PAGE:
Category Archives: Catholic Church

Jesus’ Blood Type Is AB

Eucharistic Miracles

Catholic doctrine has always held that, upon consecration at Mass, Christ becomes truly and substantially present in the bread and wine on the altar. Over the centuries, however, there have been numerous reports of consecrated Hosts literally turning to physical flesh and blood.

One such miracle happened in 8th Century Lanciano, where a priest who was doubting the Real Presence of Christ in the Eucharist saw the bread and wine transform into human flesh and blood as he said the words of consecration. Over 1,200 years later, these substances have not decomposed.

These substances and others like them produce the same results when tested for blood type. AB. I think this is super cool, because AB is the universal receptor and Jesus took our blood guilt on Himself to save us from eternal damnation.



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News Notes from Catholic Vote

Don't tread on my religious freedom

CATHOLIC // The Supreme Court of the United States, in an 8-0 decision on Monday, ruled that the pension plans of religious hospitals meet religious exemptions from costly regulations. Justice Neil Gorsuch, the newest member of the Court, did not join in the ruling as he had not yet been confirmed to the Court when oral arguments in the case took place March 27.

PRAYER BREAKFAST // This morning over 1,000 Catholics will meet in Washington for the National Catholic Prayer Breakfast. Carried on EWTN, the event will feature Vice President Pence and Archbishop Timothy Broglio, Archbishop of the Military Services.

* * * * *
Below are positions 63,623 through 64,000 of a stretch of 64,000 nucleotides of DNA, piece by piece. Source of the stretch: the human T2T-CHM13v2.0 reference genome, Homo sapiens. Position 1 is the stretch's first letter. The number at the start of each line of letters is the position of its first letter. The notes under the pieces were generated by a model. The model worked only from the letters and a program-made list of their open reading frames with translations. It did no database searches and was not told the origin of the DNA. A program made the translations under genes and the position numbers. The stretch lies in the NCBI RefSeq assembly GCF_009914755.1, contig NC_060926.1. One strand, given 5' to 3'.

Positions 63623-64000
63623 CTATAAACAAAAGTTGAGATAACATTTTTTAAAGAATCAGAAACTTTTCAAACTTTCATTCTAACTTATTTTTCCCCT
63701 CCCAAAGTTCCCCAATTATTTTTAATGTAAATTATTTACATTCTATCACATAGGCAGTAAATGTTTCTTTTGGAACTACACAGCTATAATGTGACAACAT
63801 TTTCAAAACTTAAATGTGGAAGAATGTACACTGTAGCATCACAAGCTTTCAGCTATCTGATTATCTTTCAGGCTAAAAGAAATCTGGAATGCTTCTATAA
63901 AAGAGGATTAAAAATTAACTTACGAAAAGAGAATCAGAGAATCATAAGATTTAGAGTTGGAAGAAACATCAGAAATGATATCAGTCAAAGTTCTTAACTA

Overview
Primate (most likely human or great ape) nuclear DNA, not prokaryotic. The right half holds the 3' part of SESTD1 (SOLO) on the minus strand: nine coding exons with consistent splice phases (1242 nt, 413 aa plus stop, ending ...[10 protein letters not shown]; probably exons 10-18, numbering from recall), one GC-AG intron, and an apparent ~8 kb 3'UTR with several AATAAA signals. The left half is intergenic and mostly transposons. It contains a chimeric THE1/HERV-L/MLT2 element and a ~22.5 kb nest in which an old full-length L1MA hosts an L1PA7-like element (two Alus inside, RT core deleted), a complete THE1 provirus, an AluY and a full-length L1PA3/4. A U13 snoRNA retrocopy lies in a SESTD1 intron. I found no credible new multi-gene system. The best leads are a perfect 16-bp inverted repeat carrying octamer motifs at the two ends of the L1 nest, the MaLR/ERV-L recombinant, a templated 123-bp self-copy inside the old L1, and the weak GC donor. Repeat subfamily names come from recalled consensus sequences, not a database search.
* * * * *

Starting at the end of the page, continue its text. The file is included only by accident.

BUDGET // Under the Trump reform, food stamp recipients who cannot immediately find a job would be expected to engage in “work activation,” including supervised job searching, training, and community service.

DEMOCRATS // More than a dozen Democrats — including staunch Clinton supporters — just want Hillary to stop talking and go away.

FBI // A Democrat on the Senate Intelligence Committee said: “No smoking gun at this point” in the Trump-Russia probe.

RUSSIA // Major networks will air former FBI Director Comey testimony on Thursday live.

CULTURE // Showtime comedy shows premieres with vile assault on Catholic Church. Warning: story contains graphic details of this nasty show.

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The Most Daring Papal Encyclical Ever Delivered

In 1937, the papal encyclical Mit brennender Sorge (With burning anxiety) was smuggled into Germany and read from every Catholic pulpit on Palm Sunday.  The letter expressed solidarity with faithful Catholics in Germany and spelled out the inherent contradiction between Nazism and Christianity. 

Mit brennender Sorge

Pope Pius XI knew the Gestapo would never allow the document to be distributed, so it was smuggled into Germany and distributed to Catholic printers.  On March 11, 1937, under cover of night, hundreds of thousands of copies were smuggled to every German Catholic Church where, the next morning, priests read it, in its entirety, from the pulpits.

The Nazis never saw it comingBy the time Palm Sunday Mass was over, Gestapo guards were at the church doors to confiscate copies.  But they were too late to prevent some twenty million German Catholics from hearing their pontiff condemn Hitler and his regime.


The Myth of Hitler’s Pope: Pope Pius XII and His Secret War Against Nazi Germany by Rabbi David G. Dalin
Hitler, the War, and the Pope by Ronald Rychlak
Bearing False Witness: Debunking Centuries of Anti-Catholic History by Rodney Stark
Church of Spies: The Pope’s Secret War Against Hitler by Mark Riebling